The success of health care reform, with its promise of affordable coverage for all, is expected to depend on the establishment of competitive health insurance marketplaces - virtual shopping malls where employers and their employees can compare and purchase affordable health coverage.  

Virtual insurance marketplaces paving the way for efficient health care reform

The success of health care reform, with its promise of affordable coverage for all, is expected to depend on the establishment of competitive health insurance marketplaces - virtual shopping malls where employers and their employees can compare and purchase affordable health coverage. 

The design and establishment of these marketplaces is one of the most pressing issues facing many state legislators now and in the coming year. 

The U.S. Department of Health & Human Services last month awarded nearly $49 million to help 48 states and the District of Columbia plan for the establishment of their virtual health insurance marketplaces.

 We spoke to Marc Arrouet, Senior Product Manager for Ceridian Exchange Services, a subsidiary of Ceridian, about these Web-based insurance marketplaces and what they mean to employers and their employees. 

Why are states looking into establishing insurance marketplaces? 
Some states have been working on developing these marketplaces for quite some time now as a way to create a centralized system where small businesses can help employees get affordable health coverage. Small businesses often do not have the buying power of large corporations and are not able to spread insurance risks as easily, which can make health coverage difficult to afford. Massachusetts was the first to create such a marketplace, followed by several states since then. 

Now, under the Patient Protection and Affordable Care Act, every state is mandated to establish its own insurance marketplace, or exchange, by January 1, 2014, or have the federal government run one on its behalf.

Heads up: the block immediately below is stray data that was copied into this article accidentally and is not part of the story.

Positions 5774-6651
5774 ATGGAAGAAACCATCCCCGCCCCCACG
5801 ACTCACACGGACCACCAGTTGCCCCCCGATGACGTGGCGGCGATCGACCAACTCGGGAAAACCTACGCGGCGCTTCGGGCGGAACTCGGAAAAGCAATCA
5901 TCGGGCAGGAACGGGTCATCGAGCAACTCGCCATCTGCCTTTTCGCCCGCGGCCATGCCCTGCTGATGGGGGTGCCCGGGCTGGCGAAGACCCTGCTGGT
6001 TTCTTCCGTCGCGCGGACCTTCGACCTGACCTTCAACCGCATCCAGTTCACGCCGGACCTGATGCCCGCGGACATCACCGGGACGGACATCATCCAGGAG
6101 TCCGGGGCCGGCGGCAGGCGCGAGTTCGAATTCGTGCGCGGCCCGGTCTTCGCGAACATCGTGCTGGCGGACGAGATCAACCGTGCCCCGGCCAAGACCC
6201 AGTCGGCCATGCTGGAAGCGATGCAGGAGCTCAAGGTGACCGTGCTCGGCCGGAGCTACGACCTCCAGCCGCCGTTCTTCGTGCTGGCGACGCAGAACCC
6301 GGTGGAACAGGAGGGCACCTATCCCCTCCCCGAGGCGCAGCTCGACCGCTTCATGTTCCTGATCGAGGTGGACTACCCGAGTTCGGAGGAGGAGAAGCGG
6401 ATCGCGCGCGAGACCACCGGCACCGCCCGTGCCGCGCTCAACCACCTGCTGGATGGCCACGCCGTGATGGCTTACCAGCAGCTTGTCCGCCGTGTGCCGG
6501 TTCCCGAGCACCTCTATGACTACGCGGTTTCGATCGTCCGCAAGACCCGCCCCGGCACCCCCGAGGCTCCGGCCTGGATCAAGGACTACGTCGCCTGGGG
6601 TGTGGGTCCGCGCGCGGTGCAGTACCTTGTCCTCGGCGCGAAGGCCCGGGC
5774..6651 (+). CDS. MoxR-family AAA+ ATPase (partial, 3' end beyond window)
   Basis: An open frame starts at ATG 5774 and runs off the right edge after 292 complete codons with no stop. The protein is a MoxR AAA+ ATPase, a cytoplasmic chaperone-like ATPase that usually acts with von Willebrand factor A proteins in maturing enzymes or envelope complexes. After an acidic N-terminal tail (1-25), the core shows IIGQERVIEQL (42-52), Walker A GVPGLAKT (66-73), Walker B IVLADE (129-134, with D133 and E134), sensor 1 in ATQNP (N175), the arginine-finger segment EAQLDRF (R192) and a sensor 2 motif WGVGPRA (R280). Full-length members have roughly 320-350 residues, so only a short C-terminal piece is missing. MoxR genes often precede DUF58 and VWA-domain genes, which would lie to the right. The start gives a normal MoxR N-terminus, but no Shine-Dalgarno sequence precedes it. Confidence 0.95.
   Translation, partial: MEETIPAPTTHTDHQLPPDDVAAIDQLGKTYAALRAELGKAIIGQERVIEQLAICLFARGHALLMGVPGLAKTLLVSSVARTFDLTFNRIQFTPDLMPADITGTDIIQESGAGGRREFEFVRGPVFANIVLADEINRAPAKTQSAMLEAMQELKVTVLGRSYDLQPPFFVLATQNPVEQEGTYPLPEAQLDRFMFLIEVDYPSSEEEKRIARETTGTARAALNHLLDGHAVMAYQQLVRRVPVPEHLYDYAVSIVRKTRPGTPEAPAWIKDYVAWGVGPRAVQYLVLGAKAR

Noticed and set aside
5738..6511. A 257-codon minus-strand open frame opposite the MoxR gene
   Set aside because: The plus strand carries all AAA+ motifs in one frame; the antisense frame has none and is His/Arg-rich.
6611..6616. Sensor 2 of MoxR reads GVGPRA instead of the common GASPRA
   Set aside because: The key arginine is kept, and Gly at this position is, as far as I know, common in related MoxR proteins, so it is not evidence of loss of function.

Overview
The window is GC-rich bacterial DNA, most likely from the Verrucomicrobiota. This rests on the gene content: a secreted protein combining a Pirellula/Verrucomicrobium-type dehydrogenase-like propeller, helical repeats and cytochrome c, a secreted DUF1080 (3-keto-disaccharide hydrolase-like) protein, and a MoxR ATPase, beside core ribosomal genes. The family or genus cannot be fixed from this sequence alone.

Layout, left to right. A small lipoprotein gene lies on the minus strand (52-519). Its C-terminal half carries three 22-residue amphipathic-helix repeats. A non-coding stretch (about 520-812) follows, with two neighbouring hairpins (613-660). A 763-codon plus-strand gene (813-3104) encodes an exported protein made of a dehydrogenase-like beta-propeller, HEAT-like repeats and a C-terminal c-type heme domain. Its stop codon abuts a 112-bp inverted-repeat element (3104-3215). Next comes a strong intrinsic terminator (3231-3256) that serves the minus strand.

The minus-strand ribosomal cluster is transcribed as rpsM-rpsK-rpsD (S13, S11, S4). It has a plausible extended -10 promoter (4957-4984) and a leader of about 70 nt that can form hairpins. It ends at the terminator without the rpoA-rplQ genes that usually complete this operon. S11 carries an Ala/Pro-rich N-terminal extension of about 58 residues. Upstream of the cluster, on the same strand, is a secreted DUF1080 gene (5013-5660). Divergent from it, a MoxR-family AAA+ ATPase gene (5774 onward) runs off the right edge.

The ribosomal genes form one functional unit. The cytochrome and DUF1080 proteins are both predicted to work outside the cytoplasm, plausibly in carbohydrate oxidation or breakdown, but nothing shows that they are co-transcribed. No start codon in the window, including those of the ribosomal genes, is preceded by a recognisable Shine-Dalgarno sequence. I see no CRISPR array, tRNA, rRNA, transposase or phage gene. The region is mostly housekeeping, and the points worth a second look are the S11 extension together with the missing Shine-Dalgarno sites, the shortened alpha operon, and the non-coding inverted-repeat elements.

Beginning in 2014, employers with 50 or more full-time equivalent employees will either offer health insurance that is "qualified and affordable" or opt out and pay fines to the government. Those with fewer than 50 full-time equivalent employees are exempt from the mandate, but would still need to decide whether to offer employer-sponsored health insurance. 

The exchanges are designed to facilitate the process of obtaining insurance for those individuals and families who are not offered health care coverage through their employers. 

What will these insurance marketplaces eventually look like? 
The goal is to bring together insurance carriers, business consortiums and consumers for greater access to affordable, quality health care and services. The marketplaces will be virtual, accessible through Web portals that will allow small businesses and consumers to shop, compare and enroll in affordable health insurance plans offered by private companies. 

What kinds of businesses will be affected? 
The health insurance exchanges will focus initially on providing an alternative to traditional coverage to small businesses that do not offer employer-sponsored health coverage today. Each state will determine what eligibility criteria will be established. They might first target, for instance, businesses with 50 or fewer employees. Later, in 2017, states may decide to allow larger businesses (with fewer than 100 employees) to participate.